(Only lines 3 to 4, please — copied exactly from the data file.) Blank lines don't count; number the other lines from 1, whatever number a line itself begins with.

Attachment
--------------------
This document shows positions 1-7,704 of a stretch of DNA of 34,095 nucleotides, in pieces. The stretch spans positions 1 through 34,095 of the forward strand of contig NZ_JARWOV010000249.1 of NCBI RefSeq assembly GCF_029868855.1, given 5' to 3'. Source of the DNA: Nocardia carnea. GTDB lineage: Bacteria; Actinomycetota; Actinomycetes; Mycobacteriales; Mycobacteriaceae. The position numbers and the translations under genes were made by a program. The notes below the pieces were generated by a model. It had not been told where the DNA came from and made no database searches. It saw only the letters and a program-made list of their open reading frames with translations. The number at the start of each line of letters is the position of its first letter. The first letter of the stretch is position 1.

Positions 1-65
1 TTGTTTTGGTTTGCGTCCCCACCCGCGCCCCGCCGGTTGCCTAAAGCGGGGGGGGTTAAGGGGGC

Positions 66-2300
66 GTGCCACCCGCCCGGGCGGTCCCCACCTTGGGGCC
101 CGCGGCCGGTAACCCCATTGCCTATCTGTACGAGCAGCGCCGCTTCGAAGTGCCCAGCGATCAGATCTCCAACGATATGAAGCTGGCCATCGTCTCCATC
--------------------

1 TTGTTTTGGTTTGCGTCCCCACCCGCGCCCCGCCGGTTGCCTAAAGCGGGGGGGGTTAAGGGGGC

Positions 66-2300